The Death of the Author

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(1977, 22)

Certainly The French Lieutenant's Woman would corroborate such a view of contradiction as compromise, but not compromise in the sense of avoidance of questioning or of creating a new and alternate unifying interpretative totality. Postmodernism exploits, but also undermines, such staples of our humanist tradition as the coherent subject and the accessible historical referent, and this may well be what is so irritating about it for Eagleton and Jameson. The contested concepts of artistic originality and `authenticity' and of any stable historical entity (such as `the worker') would appear to be central to their Marxist master narrative. The postmodern blurring of firm distinctions is probably, by definition, anathema to Marxist dialectical reasoning, as it is to any Habermasian position of Enlightenment rationality. Both of these influential positions of opposition to postmodernism are founded on the kind of totalizing meta-narratives (Lyotard 1984) that postmodernism challenges -that is, at once uses and abuses. I would argue, along with Nannie Doyle and others, that what is positive, not negative, about postmodernism is that it does not attempt to hide its relationship to consumer society, but rather exploits it to new critical and politicized ends, acknowledging openly the `indissoluble relation between cultural production and its political and social affiliations' (Doyle 1985, 169).

Postmodern discourses assert both autonomy and worldliness. Likewise, they participate in both theory and praxis. They offer a collective, historicized context for individual action. In other words, they do not deny the individual, but they do `situate' her/him. And they do not deny that collectivity can be perceived as manipulation as well as activism: witness Pynchon's and Rushdie's novels of paranoia. The postmodern is not quite an avant-garde. It is not as radical or as adversarial. In Charles Russell's view (1985), the avant-garde is ,elf-consciously modern and subject to socio-cultural change. The same is true of the postmodern, but this valuing (fetishizing?) of innovation is conditioned by a re-evaluation of the past which puts newness and novelty into perspective. The avant-garde is also seen as critical of the dominant culture and alienated from it in a way that the postmodern is not, largely because of its acknowledgement of its unavoidable implication in that dominant culture. At the same time, of course, it both exploits and critically undermines that dominance. In short, the postmodern is not as negating (of the past) or as Utopic (about the future) as is, at least, the historical or modernist avant-garde. It incorporates its past within its very name and parodically seeks to inscribe its criticism of that past.


These contradictions of postmodernism are not really meant to be resolved, but rather are to be held in an ironic tension. For example in John Fowles's A Maggot, there are an amazing number of such unresolved and unresolvable paradoxes. On a formal level, the novel holds in tension the conventions of history and fiction (specifically, of romance and science fiction). One of its main narrative structures is that of question and answer (a lawyer's questioning of witnesses), a structure that foregrounds the conflicts between truth and lies, differing perceptions of truth, facts and beliefs, and truth and illusion. The transcribing clerk believes there are two truths: `One that a person believes is truth; and one that is truth incontestable' (1985, 345), but the entire novel works to problematize such binary certainty. The contradictory tensions recur in the twentieth-century narrator/historian's emphasizing of his distance from the 1736 action of his plot. The two major antagonists, the male lawyer Ayscough and the prostitute-turned-Dissenter Rebecca Lee are established as e ach other's opposite: in gender, class, education, religion. They come to represent reason versus instinct, male versus female, even left versus right hemispheres of the brain.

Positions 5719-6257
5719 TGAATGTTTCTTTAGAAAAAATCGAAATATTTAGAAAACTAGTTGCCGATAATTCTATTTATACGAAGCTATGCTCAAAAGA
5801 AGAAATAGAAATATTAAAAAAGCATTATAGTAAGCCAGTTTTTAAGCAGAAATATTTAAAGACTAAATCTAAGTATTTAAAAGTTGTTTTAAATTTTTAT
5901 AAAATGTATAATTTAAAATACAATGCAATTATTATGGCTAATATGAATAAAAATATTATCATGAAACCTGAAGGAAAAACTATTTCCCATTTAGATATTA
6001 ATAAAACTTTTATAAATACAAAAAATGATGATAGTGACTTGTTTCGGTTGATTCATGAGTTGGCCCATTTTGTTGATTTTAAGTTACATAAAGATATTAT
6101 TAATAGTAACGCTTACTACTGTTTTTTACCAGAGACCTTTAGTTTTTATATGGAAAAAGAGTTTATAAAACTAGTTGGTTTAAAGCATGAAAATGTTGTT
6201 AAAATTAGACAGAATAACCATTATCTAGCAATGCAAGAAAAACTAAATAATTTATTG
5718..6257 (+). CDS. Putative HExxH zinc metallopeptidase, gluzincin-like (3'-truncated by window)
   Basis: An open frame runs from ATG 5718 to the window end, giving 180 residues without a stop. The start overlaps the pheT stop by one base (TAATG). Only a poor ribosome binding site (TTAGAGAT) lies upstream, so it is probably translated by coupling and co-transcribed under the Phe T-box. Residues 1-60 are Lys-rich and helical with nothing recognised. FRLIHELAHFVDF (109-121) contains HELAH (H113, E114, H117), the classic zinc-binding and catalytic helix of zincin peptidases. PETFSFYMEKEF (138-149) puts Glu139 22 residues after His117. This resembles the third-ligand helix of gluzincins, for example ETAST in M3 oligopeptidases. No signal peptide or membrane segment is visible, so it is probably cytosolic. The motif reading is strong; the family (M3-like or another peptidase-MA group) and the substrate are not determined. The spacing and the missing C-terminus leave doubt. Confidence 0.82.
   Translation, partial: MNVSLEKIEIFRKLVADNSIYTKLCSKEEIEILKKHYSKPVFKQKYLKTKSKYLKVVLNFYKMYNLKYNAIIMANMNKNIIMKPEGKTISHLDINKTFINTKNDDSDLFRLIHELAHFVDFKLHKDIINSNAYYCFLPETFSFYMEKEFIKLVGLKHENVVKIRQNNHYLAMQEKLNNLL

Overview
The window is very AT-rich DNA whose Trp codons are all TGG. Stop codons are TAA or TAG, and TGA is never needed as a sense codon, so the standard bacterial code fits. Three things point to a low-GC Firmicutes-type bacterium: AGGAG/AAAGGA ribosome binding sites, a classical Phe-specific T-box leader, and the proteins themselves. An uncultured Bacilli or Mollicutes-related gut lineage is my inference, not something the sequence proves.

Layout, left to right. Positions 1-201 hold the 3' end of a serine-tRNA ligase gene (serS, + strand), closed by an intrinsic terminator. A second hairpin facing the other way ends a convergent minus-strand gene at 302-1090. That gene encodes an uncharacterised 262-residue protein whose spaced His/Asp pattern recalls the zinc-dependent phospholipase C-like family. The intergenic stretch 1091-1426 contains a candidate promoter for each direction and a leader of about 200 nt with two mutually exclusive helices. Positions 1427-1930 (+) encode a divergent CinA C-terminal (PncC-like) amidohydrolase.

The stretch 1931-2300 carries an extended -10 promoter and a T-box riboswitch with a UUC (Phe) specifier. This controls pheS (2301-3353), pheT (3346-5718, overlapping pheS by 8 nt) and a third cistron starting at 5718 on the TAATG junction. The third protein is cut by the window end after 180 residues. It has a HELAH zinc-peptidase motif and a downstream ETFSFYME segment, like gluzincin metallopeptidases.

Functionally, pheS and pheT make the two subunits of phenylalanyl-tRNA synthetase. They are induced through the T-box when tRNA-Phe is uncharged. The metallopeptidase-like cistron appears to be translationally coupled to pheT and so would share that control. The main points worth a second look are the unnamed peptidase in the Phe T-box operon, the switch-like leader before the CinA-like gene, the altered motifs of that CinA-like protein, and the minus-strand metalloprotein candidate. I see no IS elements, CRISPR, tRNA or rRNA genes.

In this novel there are still other unresolved thematic contradictions: the absent `hero,' known as His Lordship, is both a scientist and a believer in theories of the physical world that are `more phantasies than probable or experimental truths' (188). Christianity and paganism are also played off against each other constantly in the novel, and the narrator's interest in Dissenters, especially the Shakers, comes from the fact that they too have been perceived in contradictory ways: `Orthodox theologians have always despised the sect's doctrinal naivety; orthodox priests, its fanaticism; orthodox capitalists, its communism; orthodox communists, its superstition; orthodox sensualists, its abhorrence of the carnal; and orthodox males, its striking feminism' (4SO). The different and the paradoxical fascinate the postmodern.

So too do the multiple and the provisional. In the course of the novel, the titular `maggot' is defined as `the larval stage of a winged creature; as is the written text, at least in the writer's hope' (unpaginated prologue, signed by Fowles). We are also told from the starr that the word signifies a whim or quirk. Within the plot, maggots are associated with death (260) and with fancy (277). The title's full contradictory force comes from Rebecca' description of the large white object in the cave as a `great swollen maggot ... tho' not' (3SS). The challenging of certainty, the asking of questions, the revealing of fiction-making where we might have once accepted the existence of some absolute `truth' - this is the project of postmodernism.